Social employee and NDP warn in opposition to employees’ compensation change to take impact Friday

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Knight said Tuesday she was concerned that the WCB process would force workers to experience their trauma repeatedly and justify its connection to the workplace. That’s what Knight had to do while working as a medic in Saskatchewan for PTSD.

“I had to fight and fight about 18 times and justify and retell my story. I had to tell it to someone on the other end of the phone who couldn’t understand it, and keep calling every day for as long as I wanted to say, ‘This is why I need this,’ ”she said.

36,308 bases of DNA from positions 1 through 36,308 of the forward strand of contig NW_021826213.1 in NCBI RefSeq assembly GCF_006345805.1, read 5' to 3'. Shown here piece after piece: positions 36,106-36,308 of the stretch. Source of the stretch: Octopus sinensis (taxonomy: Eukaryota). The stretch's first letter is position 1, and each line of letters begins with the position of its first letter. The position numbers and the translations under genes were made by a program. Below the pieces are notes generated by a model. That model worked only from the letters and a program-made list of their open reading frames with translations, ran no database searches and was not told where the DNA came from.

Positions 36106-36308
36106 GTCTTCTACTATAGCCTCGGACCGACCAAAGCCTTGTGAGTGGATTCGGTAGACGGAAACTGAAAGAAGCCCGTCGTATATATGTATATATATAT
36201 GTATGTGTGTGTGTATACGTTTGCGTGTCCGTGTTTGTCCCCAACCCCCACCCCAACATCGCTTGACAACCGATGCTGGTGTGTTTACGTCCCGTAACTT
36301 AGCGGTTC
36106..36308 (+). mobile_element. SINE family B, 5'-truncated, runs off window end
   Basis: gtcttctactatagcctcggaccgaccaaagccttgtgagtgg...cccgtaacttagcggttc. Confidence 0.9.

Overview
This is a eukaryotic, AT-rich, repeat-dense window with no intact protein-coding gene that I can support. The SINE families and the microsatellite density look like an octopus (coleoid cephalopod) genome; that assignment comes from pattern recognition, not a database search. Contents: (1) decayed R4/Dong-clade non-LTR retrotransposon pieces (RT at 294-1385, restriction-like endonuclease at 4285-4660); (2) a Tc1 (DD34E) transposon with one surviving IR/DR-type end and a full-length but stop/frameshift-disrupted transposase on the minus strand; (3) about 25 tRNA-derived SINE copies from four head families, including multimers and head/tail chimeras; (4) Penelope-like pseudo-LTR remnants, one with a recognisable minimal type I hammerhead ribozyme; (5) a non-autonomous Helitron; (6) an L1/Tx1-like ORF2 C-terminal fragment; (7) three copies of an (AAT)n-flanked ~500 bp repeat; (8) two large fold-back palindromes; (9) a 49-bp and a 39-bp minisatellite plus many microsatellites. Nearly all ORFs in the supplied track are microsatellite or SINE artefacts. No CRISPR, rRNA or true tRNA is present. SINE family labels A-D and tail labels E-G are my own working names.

She will do without the alleged coverage of which she said gave hope and support to Alberta workers who have suffered trauma at work, and that social workers can face unpredictable situations.

“You are expected to stand up, represent, be present, and witness to people’s pain in the most intimate and vulnerable ways – to hold and support them in the most sensitive and caring ways you can trying to navigate through these systems that don’t necessarily support it, ”Knight said.

But Knight said she was more concerned about health care workers and workers, including oil and sand workers who witness fatal work-related accidents or workers who suffer sexual assault.

“I don’t see them having to fight for the same coverage that I had to fight for,” she said.

NDP labor critic Christina Gray said in a statement Wednesday that workers suffering mental injuries will fall through the cracks with no alleged cover, including healthcare workers caring for people who need and deserve support during the pandemic .

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